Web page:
3 Notably, attendance is an area of focus in the federal 21st Century Community Learning Centers initiative, which funds afterschool and summer learning opportunities in almost 10,000 low-income sites across America. At the end of the year, sites are required to submit data to state education officials, including school-day attendance data for participants in the afterschool program. Local afterschool leaders could be using this data gathered during the school year both the in-school attendance data and afterschool attendance data to make improvements in afterschool programming and to enhance partnerships with schools, families, and other child- and family-focused community organizations in order to address poor attendance. Connecting With Families and Schools Administered by Lehigh Carbon Community College, SHINE starts its attendance outreach with parents. The program operates across 430 square miles in Pennsylvania s Carbon and Schuylkill counties and draws from a population largely of low-income students all of them referred for academic reasons, many of them chronically absent. When families sign up for the afterschool program, providers visit the home to get to know the parents and children. Parents must also sign a contract stressing the importance of attending school and the afterschool program. SHINE sends a midyear letter reinforcing the message. When students do not come to school, they cannot come to SHINE after school. For students who do improve their school-day attendance, SHINE offers rewards: a visit to the treasure chest for younger students, gift certificates for others. Parents, too, are entered in monthly drawings for gas cards, family dinners, or trips to Walmart. It is the interaction with the schools, however, that is key to SHINE s approach. The afterschool providers receive report cards and attendance reports from school teachers every 9 weeks. Providers also track attendance for the afterschool program and submit this data, along with the school district information, to an evaluator. Analysis of this data shows that the more students attend SHINE, the better they do in school and the more regular their attendance. Specifically, the data show that 88% of the SHINE students had satisfactory school-day attendance. Altogether 78% of the SHINE students improved their academic performance and 96% were promoted to the next grade. Analysis of this data shows that the more students attend SHINE, the better they do in school and the more regular their attendance. 3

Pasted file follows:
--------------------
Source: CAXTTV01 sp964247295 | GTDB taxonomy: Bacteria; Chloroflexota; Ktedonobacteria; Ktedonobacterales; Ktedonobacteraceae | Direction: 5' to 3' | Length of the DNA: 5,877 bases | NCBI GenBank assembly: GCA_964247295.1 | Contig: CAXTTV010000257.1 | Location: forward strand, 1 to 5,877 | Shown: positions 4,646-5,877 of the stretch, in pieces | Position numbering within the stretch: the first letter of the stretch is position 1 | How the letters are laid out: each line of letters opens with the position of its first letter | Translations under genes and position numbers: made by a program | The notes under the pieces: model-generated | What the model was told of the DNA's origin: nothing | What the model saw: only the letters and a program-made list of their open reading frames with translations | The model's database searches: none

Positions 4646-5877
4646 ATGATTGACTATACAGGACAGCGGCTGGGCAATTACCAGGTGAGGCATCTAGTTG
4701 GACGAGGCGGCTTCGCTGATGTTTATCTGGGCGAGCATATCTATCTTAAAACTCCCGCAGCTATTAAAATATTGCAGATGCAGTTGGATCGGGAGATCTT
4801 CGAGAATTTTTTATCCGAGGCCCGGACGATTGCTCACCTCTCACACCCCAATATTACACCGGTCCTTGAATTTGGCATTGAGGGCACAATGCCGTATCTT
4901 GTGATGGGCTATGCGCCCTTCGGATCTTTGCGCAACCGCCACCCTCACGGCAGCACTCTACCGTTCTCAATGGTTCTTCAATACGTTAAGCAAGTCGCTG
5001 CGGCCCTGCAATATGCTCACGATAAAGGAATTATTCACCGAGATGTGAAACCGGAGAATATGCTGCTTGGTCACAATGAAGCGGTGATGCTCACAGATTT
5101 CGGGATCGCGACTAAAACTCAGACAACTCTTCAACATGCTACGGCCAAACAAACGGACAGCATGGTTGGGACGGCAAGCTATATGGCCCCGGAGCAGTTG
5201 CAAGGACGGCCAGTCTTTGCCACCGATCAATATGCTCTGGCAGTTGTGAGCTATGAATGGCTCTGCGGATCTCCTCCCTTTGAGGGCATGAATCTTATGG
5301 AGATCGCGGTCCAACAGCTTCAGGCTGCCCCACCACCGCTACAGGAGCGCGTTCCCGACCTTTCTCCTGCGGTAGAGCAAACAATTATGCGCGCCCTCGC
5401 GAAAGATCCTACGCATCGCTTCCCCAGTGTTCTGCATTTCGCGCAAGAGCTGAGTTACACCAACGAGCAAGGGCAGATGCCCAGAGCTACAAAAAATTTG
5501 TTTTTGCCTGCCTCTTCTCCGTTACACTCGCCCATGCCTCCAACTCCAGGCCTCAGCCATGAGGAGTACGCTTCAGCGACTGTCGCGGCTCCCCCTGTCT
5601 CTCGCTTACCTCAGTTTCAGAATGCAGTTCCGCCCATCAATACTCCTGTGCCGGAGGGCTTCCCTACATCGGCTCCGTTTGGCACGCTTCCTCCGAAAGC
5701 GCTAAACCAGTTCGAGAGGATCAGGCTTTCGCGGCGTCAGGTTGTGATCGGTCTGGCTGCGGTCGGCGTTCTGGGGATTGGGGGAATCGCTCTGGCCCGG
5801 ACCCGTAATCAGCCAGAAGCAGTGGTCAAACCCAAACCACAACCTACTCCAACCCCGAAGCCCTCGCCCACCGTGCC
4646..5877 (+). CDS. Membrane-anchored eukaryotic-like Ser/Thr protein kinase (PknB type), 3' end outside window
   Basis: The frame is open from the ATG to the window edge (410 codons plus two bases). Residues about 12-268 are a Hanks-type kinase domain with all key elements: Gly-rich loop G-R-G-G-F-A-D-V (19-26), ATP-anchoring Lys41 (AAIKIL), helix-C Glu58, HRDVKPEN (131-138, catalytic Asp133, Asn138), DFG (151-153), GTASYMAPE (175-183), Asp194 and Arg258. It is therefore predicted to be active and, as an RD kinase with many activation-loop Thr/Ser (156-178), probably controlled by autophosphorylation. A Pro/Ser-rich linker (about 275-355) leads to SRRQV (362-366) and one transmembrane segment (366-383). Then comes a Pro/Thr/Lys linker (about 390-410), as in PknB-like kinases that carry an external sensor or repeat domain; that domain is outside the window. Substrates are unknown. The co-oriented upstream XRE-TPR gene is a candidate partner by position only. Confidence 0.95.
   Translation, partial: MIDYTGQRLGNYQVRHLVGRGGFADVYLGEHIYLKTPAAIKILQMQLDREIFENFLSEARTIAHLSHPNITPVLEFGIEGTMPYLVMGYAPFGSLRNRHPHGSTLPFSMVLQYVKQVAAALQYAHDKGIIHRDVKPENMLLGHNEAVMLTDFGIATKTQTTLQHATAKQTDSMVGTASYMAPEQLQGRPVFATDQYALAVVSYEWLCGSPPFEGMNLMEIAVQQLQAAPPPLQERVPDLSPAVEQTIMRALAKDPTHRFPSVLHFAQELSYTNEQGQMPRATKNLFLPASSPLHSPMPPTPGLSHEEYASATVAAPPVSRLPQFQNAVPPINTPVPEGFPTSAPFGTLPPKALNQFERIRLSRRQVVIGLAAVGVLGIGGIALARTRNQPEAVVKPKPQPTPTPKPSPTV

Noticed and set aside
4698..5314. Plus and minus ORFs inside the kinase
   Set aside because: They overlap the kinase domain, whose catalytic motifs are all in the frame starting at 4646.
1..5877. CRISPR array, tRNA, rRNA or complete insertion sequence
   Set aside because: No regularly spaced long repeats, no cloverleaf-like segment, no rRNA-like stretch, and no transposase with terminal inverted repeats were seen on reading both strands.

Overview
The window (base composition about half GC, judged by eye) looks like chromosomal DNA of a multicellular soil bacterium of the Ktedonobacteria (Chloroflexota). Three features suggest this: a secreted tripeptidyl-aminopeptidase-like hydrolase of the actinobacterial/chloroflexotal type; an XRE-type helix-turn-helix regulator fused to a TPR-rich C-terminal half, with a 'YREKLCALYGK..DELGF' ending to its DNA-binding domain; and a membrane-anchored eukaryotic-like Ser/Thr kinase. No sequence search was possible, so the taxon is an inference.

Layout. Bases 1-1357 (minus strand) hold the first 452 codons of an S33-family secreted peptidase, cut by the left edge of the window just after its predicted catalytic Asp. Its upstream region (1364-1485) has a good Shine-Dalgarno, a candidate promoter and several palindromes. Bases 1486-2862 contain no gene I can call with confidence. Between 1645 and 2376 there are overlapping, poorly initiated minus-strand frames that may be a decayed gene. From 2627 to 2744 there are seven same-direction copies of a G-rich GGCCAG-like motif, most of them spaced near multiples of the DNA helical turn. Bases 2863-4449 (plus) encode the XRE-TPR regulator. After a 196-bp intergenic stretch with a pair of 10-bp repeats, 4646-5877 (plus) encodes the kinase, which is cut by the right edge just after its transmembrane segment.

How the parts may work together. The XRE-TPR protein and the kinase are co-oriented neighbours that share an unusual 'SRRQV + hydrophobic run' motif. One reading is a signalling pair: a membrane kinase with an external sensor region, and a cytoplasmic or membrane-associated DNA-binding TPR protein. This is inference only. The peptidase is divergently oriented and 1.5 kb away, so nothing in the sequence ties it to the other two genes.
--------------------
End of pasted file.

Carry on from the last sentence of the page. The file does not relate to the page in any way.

4 SHINE s results echo numerous research studies that have confirmed the role afterschool programs play in improving school-day attendance. Most recently, a 2011 study of the AfterZone program in Providence, Rhode Island, showed that middle school students participating in the program had an absence rate 25% lower than their peers. What s more, the improvement in attendance increased with the amount of time in the program (Kauh, 2011). A 2009 study of seventh and eighth grade students at 10 Boys & Girls Clubs across the country found that those attending afterschool programs skipped school fewer times, increased school effort, and gained academic confidence; moreover, the first two outcomes cited above increased as the number of days attending afterschool programs increased (Arbreton, Bradshaw, Sheldon, & Pepper, 2009). In many cases, improved school-day attendance is an unexpected bonus. Some programs, such as SHINE and the Baltimore effort discussed below, have begun taking a more intentional approach. Making It Intentional in Baltimore Baltimore has made improved attendance a top priority for the city s school district and has engaged the city s child welfare, health, and transit agencies, as well as foundations and church groups, to bring students back to school. Afterschool programs play a key role. The Family League of Baltimore City, which handles the city s out-of-school-time contracts, identifies increased school-day attendance as a key outcome for providers. It prioritizes service to neighborhoods based on chronic absence rates, among other factors. It explicitly asks programs to recruit and enroll students with poor attendance records rather than push out students who might bring down program numbers. It also requires each provider to outline a plan for reducing chronic absence in its application for funds. The Family League s data show that afterschool is making a difference. At all age levels, students in their programs are less likely to be chronically absent and more likely to be good attenders (missing fewer than 5 days) than the general school population. This holds true, even though the students in these programs are more likely to be living in poverty than the general school population. (For more information, see flbcinc.org.) Taking Action In response to the need to bring nationwide attention to the problem of chronic school absenteeism, Attendance Works was established as a national and state initiative in 2010 to promote better policy and practice around school attendance. The organization works to examine the causes, consequences, and potential responses to missing extended periods of school, starting in the early grades. 4